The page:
Employers must not treat pregnant employees differently from those with the same abilities and limitations.
Pregnancy Discrimination Act and Abortion
- The Basic Federal Law
- Do These Laws Protect Women Who Have Had Abortions?
- How Can an Employee Demonstrate That Discrimination Occurred?
- Overturning of Roe v. Wade
- Can Employers Discriminate Against Workers Who Get Abortions?
- Is it Possible for a Group Health Insurance Plan to Exclude Coverage for Abortions?
- Do Employers Have to Keep an Employee’s Abortion Information Private?
- Is it Legal for Employers to Pay for Employees to Travel to Another State for Abortions?
- Can Employees Discuss Reproductive Rights at Work?
- Do I Need a Lawyer for My Pregnancy Discrimination Case?
The Basic Federal Law
Pregnancy discrimination is prohibited by the Pregnancy Discrimination Act (PDA). All employers with at least 15 or more employees are subject to the Act. Pregnant women or women suffering from pregnancy-related conditions should be treated the same way as any other employee. If a pregnant employee cannot perform her duties due to pregnancy, her disability should be treated on the same basis as any other disability.
Employers with 15 or more employees are prohibited from discriminating against employees based on their gender under Title VII of the Civil Rights Act. The Civil Rights Act prohibits employers from discriminating against employees solely based on their gender. Employers are also prohibited from engaging in any forms of sexual discrimination.
Pregnant and non-pregnant women should be treated equally, both in terms of benefits received and in all other respects. The PDA prohibits discrimination against pregnant women in several areas of employment, including hiring, firing, seniority rights, job security, and fringe benefits.
The PDA specifically states that pregnant employees should be provided with the same benefits as other employees. Even though employers are not required to provide health insurance benefits for abortion, there are certain situations in which the employer may be required to pay. There are two types: either a) cases where the abortion was necessary and conducted to save the mother because carrying the child to term would be harmful to the mother; or b) cases where the abortion resulted in any medical complications.
However, employers may be required to pay abortion benefits to employees if they and the employee have previously agreed on that.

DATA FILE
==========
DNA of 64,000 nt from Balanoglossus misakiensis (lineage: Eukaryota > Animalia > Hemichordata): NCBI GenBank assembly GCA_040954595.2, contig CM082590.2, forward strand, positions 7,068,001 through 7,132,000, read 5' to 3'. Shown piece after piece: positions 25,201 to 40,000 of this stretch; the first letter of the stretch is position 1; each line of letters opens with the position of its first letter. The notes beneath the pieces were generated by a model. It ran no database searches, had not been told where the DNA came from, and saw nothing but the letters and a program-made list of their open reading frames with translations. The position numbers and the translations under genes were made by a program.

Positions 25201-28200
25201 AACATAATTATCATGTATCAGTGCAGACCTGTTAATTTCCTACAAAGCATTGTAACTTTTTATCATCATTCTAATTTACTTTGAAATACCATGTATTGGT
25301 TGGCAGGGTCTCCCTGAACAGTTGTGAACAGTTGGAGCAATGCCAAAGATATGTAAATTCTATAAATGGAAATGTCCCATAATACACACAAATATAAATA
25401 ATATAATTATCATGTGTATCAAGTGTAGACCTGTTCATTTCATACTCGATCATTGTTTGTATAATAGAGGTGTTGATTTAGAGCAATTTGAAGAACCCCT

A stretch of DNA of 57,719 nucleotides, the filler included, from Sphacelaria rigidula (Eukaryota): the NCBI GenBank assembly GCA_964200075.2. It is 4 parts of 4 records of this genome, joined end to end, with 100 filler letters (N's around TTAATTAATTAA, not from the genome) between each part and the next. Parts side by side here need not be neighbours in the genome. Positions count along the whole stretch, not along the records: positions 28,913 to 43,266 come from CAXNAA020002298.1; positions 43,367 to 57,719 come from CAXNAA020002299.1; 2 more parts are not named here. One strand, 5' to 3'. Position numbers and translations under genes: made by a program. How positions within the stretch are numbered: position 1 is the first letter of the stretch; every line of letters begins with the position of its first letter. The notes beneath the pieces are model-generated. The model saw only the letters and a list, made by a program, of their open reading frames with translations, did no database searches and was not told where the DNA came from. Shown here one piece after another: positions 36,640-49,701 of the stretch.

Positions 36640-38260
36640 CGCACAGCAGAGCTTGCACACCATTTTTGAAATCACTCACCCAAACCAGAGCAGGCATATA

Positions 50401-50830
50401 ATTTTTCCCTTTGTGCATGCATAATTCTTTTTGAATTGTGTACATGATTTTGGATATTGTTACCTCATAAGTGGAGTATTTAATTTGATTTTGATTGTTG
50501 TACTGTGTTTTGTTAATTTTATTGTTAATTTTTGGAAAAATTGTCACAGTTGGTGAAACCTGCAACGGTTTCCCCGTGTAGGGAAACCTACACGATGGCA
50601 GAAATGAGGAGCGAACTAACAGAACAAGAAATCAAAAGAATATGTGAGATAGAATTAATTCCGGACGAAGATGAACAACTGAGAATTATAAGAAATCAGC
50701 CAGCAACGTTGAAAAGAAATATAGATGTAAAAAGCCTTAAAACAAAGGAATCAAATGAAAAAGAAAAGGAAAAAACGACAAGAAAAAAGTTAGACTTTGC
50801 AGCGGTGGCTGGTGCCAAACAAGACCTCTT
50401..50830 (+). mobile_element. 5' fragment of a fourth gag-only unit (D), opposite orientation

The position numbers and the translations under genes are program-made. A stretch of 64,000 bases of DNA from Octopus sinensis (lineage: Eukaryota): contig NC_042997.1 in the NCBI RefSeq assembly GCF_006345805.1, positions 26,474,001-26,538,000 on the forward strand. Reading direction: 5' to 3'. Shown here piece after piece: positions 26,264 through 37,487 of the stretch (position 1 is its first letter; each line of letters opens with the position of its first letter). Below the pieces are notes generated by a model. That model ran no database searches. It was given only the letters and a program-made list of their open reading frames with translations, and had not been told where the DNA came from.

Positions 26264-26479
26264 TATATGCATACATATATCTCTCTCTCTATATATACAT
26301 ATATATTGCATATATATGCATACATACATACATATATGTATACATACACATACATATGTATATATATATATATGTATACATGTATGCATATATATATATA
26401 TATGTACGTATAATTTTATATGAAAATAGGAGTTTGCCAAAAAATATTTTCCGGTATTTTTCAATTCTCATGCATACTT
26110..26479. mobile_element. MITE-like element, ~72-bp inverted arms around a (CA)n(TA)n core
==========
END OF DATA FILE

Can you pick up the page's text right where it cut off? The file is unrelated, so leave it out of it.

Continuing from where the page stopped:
According to the PDA, no pregnant woman should be subjected to discriminatory practices because she is pregnant or may become pregnant. Pregnancy discrimination can occur long before a woman becomes pregnant. During the hiring process, employers may show prejudice towards applicants who may require parental leave in the future. The PDA forbids such discriminatory practices and says that no employee should be treated differently because she is pregnant or may become pregnant.
Do These Laws Protect Women Who Have Had Abortions?
Courts traditionally have focused on pregnant employees, not those who have abortions.
Some U.S. courts have recently ruled that this law applies to women who have had abortions. An employer cannot fire or refuse to hire an employee simply because she had an abortion in these states. These courts consider abortion a “related medical condition” and cover it.
How Can an Employee Demonstrate That Discrimination Occurred?
As in all cases involving employment discrimination, the employee will have to demonstrate that the employer was motivated by the fact that she had an abortion, and not another, legitimate factor, such as job performance. In this case, the employer has a chance to show that they had a legitimate business reason to fire the employee.
Overturning of Roe v. Wade
Roe v. Wade being overturned by the Supreme Court may bring about several compliance-related questions at work. As an employer, you should understand what issues may arise and what legal developments should be monitored.
Can Employers Discriminate Against Workers Who Get Abortions?
Title VII of the Civil Rights Act of 1964, as amended by the Pregnancy Discrimination Act of 1978 (PDA), protects women against discrimination and harassment in the workplace based on pregnancy, childbirth, or related medical conditions, including abortion.
The Equal Employment Opportunity Commission states that an employee who has an abortion, does not have an abortion, or is contemplating an abortion is protected. It would be unlawful for a manager to pressure an employee to have an abortion, or not to have an abortion, to keep their job, get better assignments, or progress in their career.